Some frameworks do not do well with additional columns returning. If you have one of those, you can apply the below pattern to make sure the new column does not come back from the select statement.

[code language=”sql”]
CREATE PROCEDURE [dbo].[usp_GetSalesVolume]
@param1 int = 0,
@param2 int
AS

if (Exists(Select 1 from FeatureFlags where id=4 and active=1))
begin
select ‘new data elements here’, @param1, @param2
return
end

SELECT @param1, @param2

RETURN 0
[/code]

Sql stored procedure (Updates)

In the case where logic changes for an update and the change has to occur in the stored procedure. You can add a new parameter that MUST have a default value set. Then break the code path into two and return or use an else statement. In this case a new table has been added, one the feature is a mainstream feature, the old table should be deleted along with the previous code.

[code language=”sql”]
CREATE PROCEDURE [dbo].[usp_UpdateSalesVolume]
@param1 int = 0,
@param2 int,
@param3 int =0 /*added per feature Goal Column */
AS
if (Exists(Select 1 from FeatureFlags where id=4 and active=1))
begin
update Goalsv2 Set [email protected], [email protected] where [email protected]
return
end
update Goals Set [email protected] where [email protected]
RETURN 0
[/code]

Bar Build

Bar Build – Part 1

There comes a point where you have enough parties and your friends leave enough drinks at your place that you must build a bar. Oh, this is easy, well, maybe not.

Step 1. Decide if you want a fridge in your bar or not. There are two types of fridges, expensive vent out the front commercial fridge, or the clear glass front fridges you have to leave two inches of clearance around. Go with the second option. We bought a nice Frigidare mini fridge with a glass front that fits in very well.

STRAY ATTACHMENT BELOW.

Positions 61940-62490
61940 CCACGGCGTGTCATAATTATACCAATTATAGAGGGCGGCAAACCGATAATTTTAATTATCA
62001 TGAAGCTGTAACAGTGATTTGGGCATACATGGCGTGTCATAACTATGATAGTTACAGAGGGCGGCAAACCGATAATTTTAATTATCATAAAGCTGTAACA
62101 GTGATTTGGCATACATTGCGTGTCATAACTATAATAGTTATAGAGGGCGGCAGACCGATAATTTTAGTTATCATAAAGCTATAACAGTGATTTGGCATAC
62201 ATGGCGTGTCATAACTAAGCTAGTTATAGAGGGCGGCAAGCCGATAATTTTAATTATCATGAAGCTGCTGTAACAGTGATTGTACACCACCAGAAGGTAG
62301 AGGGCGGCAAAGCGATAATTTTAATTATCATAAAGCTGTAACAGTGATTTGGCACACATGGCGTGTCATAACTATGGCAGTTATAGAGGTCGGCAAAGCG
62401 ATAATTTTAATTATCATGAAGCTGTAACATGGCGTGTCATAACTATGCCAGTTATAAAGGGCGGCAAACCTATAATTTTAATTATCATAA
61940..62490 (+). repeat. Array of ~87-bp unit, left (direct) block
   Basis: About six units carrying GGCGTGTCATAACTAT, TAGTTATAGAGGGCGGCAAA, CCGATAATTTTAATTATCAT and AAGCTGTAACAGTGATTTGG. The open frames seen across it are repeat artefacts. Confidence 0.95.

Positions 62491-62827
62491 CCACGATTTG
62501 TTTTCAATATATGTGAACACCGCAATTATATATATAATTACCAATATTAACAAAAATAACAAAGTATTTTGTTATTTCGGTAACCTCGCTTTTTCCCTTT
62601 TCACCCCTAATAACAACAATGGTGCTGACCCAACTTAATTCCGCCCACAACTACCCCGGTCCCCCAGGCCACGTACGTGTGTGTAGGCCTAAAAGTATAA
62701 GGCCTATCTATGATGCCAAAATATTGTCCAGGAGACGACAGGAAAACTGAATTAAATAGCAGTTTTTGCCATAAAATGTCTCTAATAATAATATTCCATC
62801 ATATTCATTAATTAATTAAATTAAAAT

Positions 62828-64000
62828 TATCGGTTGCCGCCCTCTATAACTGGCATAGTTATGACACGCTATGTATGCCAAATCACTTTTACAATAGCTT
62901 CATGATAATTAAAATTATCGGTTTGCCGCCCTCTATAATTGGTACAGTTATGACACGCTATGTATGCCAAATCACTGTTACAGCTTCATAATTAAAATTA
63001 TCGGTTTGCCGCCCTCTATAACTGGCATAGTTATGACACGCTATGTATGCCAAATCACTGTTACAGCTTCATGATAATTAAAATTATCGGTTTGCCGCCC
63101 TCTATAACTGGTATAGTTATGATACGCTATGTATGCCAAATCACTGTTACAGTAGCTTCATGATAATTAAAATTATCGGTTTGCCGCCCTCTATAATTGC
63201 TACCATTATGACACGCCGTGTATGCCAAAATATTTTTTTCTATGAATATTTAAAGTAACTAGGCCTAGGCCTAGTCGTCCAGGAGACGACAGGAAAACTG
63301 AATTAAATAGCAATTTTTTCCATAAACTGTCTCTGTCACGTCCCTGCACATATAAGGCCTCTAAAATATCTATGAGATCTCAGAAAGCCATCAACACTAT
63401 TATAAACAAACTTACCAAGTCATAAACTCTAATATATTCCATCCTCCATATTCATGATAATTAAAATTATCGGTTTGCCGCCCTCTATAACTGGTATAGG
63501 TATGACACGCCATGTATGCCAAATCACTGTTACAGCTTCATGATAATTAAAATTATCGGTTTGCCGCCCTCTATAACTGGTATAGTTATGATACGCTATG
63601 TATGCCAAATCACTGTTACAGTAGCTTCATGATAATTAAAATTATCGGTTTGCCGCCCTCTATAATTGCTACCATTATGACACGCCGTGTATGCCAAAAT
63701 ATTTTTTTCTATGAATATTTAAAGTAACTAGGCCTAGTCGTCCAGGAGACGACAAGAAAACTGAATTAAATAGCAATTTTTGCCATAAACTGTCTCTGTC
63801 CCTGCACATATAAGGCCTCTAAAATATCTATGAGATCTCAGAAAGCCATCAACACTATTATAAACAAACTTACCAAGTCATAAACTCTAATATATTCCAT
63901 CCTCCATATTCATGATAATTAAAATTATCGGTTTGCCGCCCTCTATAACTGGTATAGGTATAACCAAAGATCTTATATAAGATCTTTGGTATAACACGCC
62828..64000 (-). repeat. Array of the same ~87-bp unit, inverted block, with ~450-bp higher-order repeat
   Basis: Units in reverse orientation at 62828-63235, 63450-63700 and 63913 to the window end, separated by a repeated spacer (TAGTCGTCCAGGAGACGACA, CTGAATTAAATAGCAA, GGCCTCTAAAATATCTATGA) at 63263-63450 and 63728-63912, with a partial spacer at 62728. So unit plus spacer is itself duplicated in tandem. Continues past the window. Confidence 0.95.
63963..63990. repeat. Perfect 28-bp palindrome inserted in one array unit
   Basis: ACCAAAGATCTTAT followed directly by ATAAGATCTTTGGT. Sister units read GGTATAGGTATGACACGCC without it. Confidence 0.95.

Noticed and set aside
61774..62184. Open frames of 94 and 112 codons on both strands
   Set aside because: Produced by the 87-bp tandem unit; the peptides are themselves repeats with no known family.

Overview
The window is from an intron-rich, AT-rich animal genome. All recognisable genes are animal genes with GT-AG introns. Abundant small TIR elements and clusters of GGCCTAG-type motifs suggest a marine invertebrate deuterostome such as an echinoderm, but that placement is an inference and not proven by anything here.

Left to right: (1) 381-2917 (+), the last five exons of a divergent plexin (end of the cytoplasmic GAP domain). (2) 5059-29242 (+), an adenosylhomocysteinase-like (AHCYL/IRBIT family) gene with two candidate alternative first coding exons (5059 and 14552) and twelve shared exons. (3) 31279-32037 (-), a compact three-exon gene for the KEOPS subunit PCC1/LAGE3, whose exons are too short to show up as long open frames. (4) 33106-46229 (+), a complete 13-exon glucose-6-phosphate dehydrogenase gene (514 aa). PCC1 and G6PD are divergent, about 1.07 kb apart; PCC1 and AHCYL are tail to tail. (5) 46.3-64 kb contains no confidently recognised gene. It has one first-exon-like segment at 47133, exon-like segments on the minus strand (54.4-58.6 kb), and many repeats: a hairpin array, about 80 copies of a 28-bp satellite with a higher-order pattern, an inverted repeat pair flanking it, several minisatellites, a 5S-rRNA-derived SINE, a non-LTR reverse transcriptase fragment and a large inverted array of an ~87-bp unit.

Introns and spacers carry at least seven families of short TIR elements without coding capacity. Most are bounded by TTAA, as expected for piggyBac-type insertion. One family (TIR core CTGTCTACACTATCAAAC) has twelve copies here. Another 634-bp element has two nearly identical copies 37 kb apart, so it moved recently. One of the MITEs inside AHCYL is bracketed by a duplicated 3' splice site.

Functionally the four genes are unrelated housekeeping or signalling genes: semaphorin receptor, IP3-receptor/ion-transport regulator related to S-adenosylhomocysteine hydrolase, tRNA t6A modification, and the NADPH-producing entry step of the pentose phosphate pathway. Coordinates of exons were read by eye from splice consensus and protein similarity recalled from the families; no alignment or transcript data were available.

Step 2. Buy base cabinets from a local home improvement store (you can build your own). Base cabinets are what your entire kitchen is made of and are different from wall cabinets because they are deeper and have a toe kick. They usually have built-in supports to hold a counter top. Once you have the fridge, add in the four inches (two on each side) to properly vent the fridge, or what is recommended in the fridge manual. Also make sure your bar is not too long, you are not opening a restaurant here.

Step 3. Build a 2×4 wall, including the studs being 16″ on center to help screw in the cabinets. Since base cabinets are mounted to a wall in a kitchen to keep them from coming apart or moving, you should do the same. This also gives you an area to put the actual bar top where you put your food or drinks. The base cabinets are around 34″ tall, with a countertop. No one wants to lean up on a kitchen counter with their elbows, it feels horrible. Normal bar height is 42″ excluding the bar moulding. REMEMBER, 2×4″ are 1 1/2 ” x 3 1/2″, don’t mess up and be off by 1/2″ in your calculations. You will have 1 1/2″ for the bottom 2×4, and another 1 1/2″ for the top 2×4. Most bars use two layers of 3/4 plywood, so subtract 1 1/2″ (3/4″ X 2) for the plywood for the 42″ height.

Bar Wall

Screwing the cabinets to the base of the wall. Use shims so you don’t pull the plywood apart.

IMG_20140825_194842Cabinets screwed to 2x4 Wall

Step 4. Add in some paneling. No one wants to see those 2×4 or the back of those cabinets. Spend the extra few dollars and get some nice sanded or baltic birtch plywood. 1/4″ will work just fine if put the 2×4″ 16″ on center unless someone kicks your bar. If someone kicks your bar, you would have issues with 3/4 plywood too, you just spent more.

IMG_20140830_185906
Construction Adhesive to attach a panel to hide the 2×4 wall.

 

1/8 plywood on cabinet end
Apply a sheet of 1/8 plywood, then trip to the cabinet.
Bar Build
Same for all sides, micro-pin nailer so I didn’t have to clamp it.
Fluted molding, cut on 45 and on top of a 3" trip piece.
Fluted molding, cut on 45 and on top of a 3″ trip piece.
IMG_20140919_181959
Fluted molding, dry fit.

 

Added more trim with glue and a pin nailer, corbels to better support weight on the bar.
Added more trim with glue and a pin nailer, corbels to better support weight on the bar.

 

Next up, the countertop, paint and bar moulding.